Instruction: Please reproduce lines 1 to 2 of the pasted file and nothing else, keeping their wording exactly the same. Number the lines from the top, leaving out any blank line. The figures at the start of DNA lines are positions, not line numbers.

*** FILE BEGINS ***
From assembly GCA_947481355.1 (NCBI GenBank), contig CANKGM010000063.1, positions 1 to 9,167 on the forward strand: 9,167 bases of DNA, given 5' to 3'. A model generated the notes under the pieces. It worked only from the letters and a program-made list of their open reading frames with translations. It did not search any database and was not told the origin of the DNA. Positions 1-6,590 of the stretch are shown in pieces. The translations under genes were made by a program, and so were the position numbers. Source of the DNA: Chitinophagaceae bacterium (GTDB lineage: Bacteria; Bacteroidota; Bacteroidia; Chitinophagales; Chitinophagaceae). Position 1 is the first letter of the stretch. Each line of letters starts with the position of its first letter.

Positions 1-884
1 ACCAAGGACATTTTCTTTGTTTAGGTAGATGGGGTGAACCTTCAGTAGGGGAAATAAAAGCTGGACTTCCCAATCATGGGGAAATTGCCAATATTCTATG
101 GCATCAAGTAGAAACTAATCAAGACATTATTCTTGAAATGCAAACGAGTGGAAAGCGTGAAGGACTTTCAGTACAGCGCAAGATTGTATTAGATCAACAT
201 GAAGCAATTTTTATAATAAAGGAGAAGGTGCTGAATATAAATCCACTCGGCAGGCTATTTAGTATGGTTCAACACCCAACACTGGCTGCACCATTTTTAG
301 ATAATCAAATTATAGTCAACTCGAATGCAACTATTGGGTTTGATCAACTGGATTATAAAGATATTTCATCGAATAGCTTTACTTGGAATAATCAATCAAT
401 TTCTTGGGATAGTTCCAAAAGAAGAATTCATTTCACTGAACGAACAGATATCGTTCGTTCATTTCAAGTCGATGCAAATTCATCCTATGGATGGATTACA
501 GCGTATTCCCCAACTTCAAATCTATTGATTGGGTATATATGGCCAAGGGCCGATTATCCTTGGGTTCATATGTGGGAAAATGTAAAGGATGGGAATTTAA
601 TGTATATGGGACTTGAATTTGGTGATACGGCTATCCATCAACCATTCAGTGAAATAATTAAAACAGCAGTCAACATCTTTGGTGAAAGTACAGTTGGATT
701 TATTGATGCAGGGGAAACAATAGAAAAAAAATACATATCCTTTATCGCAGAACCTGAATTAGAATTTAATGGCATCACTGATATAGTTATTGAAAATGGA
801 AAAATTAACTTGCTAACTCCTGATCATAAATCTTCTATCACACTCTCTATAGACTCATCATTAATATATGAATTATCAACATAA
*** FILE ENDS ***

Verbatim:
From assembly GCA_947481355.1 (NCBI GenBank), contig CANKGM010000063.1, positions 1 to 9,167 on the forward strand: 9,167 bases of DNA, given 5' to 3'. A model generated the notes under the pieces. It worked only from the letters and a program-made list of their open reading frames with translations. It did not search any database and was not told the origin of the DNA. Positions 1-6,590 of the stretch are shown in pieces. The translations under genes were made by a program, and so were the position numbers. Source of the DNA: Chitinophagaceae bacterium (GTDB lineage: Bacteria; Bacteroidota; Bacteroidia; Chitinophagales; Chitinophagaceae). Position 1 is the first letter of the stretch. Each line of letters starts with the position of its first letter.

Positions 1-884